THE police force at the centre of the shooting of an unarmed man in Culcheth have denied a 'cover-up' as the public inquiry draws to a close.
Judge Thomas Teague QC must now consider his findings after three months of evidence surrounding the death of Anthony Grainger in a car park off Jackson Avenue on March 3, 2012.
The 36-year-old convicted criminal was shot dead while inside a stolen car by a firearms officer from Greater Manchester Police.
Mr Grainger had been under surveillance as part of an investigation into a gang of Salford men suspected of committing armed robberies across the north west.
On behalf of Mr Grainger's family, Leslie Thomas QC outlined in her closing submissions how 'the evidence in this case has revealed serious failings from top to bottom in the operation that led to Anthony's death'.
She said: "Anthony's killing was an absolute devastating situation for his family.
"His shooting and its aftermath has literally torn their worlds apart.
"Human tragedy is at the heart of this inquiry and we repeat what was said in the opening by Mrs Schofield, and I quote 'Anthony was a committed family man, he was the most loving and caring person and was made to be a dad.
"He adored his kids. He was a good son, brother and father.
"His children have been left without a father who they were both very close to.
"I cannot imagine the pain that they will have had to go through.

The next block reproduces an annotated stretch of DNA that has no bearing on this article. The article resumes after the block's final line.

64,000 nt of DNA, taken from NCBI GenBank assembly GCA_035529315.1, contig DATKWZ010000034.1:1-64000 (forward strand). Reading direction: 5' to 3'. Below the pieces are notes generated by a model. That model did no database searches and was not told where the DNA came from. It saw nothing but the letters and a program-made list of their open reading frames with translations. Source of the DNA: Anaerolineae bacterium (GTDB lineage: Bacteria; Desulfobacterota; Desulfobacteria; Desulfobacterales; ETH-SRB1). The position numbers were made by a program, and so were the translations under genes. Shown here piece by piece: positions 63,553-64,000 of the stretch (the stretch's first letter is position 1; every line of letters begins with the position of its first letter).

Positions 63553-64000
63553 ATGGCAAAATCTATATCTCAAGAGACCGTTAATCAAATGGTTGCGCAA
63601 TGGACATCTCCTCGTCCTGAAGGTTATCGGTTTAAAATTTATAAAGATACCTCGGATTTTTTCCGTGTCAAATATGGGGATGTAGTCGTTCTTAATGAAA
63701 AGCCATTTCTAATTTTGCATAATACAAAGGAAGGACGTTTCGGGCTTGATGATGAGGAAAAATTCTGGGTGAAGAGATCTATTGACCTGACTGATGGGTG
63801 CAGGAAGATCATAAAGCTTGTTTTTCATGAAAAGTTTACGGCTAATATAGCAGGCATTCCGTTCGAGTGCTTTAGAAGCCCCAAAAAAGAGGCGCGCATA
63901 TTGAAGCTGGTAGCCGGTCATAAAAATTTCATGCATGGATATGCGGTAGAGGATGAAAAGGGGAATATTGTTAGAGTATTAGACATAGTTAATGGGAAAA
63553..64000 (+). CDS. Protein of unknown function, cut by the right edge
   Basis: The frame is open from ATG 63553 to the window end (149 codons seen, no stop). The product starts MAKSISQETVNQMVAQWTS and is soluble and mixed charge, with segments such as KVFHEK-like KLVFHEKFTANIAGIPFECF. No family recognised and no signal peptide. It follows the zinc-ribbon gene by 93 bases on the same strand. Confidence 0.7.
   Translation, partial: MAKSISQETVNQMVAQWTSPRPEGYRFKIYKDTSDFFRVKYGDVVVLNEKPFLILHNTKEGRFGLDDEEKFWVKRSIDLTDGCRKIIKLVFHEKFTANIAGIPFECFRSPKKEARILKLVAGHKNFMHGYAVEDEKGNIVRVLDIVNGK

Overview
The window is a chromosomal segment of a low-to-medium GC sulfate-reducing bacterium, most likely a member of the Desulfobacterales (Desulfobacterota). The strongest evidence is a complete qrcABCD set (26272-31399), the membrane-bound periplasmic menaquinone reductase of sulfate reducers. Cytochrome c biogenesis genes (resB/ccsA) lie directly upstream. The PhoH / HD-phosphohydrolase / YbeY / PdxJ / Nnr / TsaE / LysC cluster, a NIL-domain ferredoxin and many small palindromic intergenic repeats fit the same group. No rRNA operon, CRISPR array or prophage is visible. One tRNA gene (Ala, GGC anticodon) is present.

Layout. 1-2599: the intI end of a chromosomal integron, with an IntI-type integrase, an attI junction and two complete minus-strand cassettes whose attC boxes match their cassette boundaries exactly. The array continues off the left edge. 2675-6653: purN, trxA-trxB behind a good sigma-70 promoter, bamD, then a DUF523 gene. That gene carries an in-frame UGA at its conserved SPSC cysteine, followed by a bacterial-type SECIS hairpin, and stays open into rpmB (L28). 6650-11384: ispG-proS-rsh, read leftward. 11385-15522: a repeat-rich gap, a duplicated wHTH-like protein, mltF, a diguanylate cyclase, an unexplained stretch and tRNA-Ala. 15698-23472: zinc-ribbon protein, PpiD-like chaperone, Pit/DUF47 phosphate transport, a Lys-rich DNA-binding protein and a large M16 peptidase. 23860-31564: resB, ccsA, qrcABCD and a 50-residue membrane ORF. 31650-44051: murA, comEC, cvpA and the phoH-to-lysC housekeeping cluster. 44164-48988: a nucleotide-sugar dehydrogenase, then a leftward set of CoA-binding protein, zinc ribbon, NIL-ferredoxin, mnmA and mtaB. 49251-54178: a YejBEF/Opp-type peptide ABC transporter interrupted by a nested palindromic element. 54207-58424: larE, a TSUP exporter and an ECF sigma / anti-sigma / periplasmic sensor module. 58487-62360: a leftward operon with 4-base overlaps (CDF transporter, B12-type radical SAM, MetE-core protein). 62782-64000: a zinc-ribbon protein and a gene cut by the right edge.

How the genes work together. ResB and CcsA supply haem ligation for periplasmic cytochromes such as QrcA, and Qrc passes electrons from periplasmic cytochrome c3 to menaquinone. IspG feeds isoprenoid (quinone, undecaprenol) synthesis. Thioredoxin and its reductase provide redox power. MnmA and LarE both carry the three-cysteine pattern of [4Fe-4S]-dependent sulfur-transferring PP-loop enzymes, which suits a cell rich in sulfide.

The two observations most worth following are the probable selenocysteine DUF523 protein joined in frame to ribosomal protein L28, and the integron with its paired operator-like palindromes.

"If Anthony was doing wrong, he should have been arrested and sent to court.
"He did not deserve to be shot. I miss him dearly'."
But Anne Whyte QC, who was speaking on behalf of the force, said while mistakes have been made, there was no 'cover-up' or 'culture of secrecy'.
She said: "No commander or firearms officer goes to work planning or wishing to injure or kill.
"The purpose of their job is to protect injury and death.
"The pressures on such officers are immense.
"We are profoundly conscious of the permanent loss to Mr Grainger's family and his partner and of the fact that notwithstanding the detailed and lengthy nature of this inquiry, some questions remain unanswered.
"That is possibly an undesirable but obvious by-product when a complex series of events and judgments involving significant numbers of individuals is scrutinised microscopically years after the event."
The public inquiry has heard from 80 witnesses since hearings began in January.
It is not known when Judge Teague will publish his report.